For more information about PathWrangler or to start planning your expedition, visit www.pathwrangler.com. Simply put, PathWrangler makes building and storing experiences easier than ever before. Let’s face it, planning an adventure trip or an outdoor excursion is like herding cats. It can be maddening to get everyone and everything prepared. We’ve built a collaborative web tool that makes trip planning not only easy, but fun. The goal is to empower you so that your only limitation is your imagination and sense of wonder. It can be used just as easily by professional guides running recurring expeditions to the Himalayas to just a handful of avid outdoor enthusiasts planning their next hiking trip in Yosemite.
About the Adventure Travel Trade Association
Established in 1990, the Adventure Travel Trade Association (ATTA) serves more than 900 members in 80 countries worldwide. Members predominantly include tour operators, tourism boards, specialty agents and accommodations with a vested interest in the sustainable development of adventure tourism. The ATTA delivers solutions and connections that propel members towards their business goals and the industry toward a responsible and profitable future. Through its regional AdventureConnect events and annual Adventure Travel World Summit trade conference, the ATTA excels in professional learning, networking and partnering services. With expertise in research, education, adventure travel industry news and promotion, members of the ATTA receive competitive opportunities that help establish them as leaders in adventure tourism. (www.adventuretravel.biz)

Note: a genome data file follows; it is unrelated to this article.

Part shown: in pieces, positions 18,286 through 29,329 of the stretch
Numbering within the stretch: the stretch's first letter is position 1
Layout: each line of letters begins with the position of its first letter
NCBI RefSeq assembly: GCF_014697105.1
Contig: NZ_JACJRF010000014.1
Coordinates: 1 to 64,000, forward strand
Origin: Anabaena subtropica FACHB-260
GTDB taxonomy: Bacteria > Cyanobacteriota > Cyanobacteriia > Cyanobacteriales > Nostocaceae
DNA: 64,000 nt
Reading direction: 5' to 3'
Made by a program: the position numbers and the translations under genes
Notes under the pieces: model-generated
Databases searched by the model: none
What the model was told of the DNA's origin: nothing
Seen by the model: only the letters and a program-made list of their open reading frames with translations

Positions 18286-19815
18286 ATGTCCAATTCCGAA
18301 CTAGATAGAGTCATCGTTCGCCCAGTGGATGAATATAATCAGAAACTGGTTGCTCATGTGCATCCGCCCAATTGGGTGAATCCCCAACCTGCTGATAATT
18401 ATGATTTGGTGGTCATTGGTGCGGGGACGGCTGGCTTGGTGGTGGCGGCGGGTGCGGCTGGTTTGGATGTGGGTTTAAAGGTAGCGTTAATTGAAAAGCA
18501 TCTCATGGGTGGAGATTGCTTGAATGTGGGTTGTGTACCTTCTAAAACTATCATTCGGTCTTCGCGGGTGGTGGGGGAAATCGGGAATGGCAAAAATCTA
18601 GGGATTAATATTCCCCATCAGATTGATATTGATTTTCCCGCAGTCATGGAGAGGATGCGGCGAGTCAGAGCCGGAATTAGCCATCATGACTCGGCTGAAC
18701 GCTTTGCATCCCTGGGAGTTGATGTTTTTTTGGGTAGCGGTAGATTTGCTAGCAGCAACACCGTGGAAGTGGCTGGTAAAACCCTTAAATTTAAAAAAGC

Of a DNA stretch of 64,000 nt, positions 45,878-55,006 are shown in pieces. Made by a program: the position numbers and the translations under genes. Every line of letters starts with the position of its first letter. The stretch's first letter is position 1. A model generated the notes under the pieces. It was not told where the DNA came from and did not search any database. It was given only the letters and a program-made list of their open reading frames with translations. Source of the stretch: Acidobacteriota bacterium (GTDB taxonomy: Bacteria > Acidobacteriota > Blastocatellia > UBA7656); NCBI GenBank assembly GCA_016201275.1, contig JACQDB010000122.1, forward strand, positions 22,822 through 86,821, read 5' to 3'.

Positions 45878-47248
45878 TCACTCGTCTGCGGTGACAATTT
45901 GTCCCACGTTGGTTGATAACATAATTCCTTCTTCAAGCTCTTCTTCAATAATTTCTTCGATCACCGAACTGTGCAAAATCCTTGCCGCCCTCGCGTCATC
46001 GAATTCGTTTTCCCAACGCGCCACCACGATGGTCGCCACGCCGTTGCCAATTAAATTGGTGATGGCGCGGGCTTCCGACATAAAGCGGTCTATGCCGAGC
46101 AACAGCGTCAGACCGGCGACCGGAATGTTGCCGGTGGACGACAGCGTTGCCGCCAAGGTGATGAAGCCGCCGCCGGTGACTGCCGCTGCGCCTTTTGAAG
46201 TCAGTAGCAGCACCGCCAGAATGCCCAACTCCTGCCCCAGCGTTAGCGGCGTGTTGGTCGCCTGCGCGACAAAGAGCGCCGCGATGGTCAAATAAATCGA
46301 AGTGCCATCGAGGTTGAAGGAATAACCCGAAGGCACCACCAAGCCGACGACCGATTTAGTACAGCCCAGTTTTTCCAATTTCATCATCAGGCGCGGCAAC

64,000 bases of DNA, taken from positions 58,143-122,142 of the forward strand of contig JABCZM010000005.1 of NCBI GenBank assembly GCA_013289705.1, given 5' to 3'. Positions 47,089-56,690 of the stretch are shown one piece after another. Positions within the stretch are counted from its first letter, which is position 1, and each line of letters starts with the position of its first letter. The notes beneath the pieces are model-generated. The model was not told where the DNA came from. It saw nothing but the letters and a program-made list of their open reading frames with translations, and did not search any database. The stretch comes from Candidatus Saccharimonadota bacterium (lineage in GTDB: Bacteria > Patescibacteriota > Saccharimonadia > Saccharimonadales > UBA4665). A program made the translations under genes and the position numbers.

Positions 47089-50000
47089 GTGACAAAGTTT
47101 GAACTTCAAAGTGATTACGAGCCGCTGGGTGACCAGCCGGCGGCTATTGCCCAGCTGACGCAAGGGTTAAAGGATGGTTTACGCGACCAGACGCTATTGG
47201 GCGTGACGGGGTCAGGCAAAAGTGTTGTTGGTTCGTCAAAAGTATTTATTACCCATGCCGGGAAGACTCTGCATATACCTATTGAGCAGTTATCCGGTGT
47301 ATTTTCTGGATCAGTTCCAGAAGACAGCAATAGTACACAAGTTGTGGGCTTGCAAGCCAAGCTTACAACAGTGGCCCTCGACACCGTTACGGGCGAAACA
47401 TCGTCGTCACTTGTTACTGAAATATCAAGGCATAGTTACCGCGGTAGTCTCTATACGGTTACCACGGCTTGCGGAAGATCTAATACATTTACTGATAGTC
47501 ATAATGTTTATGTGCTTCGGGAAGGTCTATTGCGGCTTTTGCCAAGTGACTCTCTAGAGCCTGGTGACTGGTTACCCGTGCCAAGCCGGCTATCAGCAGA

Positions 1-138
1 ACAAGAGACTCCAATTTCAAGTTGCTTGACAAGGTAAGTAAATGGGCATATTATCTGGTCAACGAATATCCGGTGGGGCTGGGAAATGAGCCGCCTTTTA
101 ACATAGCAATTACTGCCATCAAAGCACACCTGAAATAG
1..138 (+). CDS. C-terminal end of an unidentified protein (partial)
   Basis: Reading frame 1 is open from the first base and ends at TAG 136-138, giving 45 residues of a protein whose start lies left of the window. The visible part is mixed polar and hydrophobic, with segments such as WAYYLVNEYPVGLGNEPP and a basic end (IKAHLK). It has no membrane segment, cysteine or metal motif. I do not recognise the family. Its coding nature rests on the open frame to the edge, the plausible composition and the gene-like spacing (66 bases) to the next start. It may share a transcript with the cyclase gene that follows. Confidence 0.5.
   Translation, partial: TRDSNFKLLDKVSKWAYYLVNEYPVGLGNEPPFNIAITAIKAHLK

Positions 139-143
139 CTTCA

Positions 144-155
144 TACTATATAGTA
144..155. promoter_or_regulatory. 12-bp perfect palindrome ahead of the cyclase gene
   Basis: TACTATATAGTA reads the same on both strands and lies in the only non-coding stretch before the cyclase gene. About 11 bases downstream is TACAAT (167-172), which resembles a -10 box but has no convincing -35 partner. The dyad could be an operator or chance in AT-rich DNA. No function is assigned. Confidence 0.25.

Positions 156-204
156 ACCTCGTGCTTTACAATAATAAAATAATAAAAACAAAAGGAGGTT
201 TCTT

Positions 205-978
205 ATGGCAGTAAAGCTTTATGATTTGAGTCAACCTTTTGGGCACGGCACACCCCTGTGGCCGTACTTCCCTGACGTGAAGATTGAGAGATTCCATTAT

Looks like climbing pays after all:
It reads like the opening scene of an “Indiana Jones” movie.
A young man climbing a French glacier finds a cache of glittering jewels wrapped in bags stamped “Made in India” — remnants, perhaps, of cargo from an ill-fated airliner called the Malabar Princess.
The best thing about it? This story is true.
It happened early this month on a glacier overlooking the southeastern French village of Chamonix, Albertville police Chief Sylvain Merly said Thursday…
…Merly declined to characterize the stones, which are being described in French media as rubies, sapphires and emeralds. They’re worth somewhere between €130,000 (about $175,000) and €246,000 ($331,600), Merly said.
I once found half of a rusty shovel, a pair of Ray Ban sunglasses and a half-eaten tin of tuna in the mountains. Suffice to say, I didn’t feel like Indiana Jones after my discoveries.
Tnooz writes about how Google’s latest travel focused initiatives are causing problems for travel start-ups:
Google is leading the charge on phase four.
Some previously announced projects:
- City Experts – Google is currently recruiting “Local Insiders” for their City Expert program. These individuals will “have access to fun, exclusive events. Free custom swag. Special online recognition”.
- Field Trip – A location aware app that tells you interesting things as you walk around a city. Also acts as a geocoded travel blog aggregator with many travel blogs integrated). Give it a go. Hundreds of travel data providers are involved.
- Helpouts – “Real help from real people in real time”. That’s the tips-from-a-local thing we constantly hear about.
So now Google has experts and a location aware app. Put those two together with its consumer facing traffic streams and you have a insurmountable combination.
For example, imagine you are in a city and you need advice. You could turn on your phone (or Google Glass spectacles), and immediately you are in live video contact with a local city expert. They answer you and you are satisfied.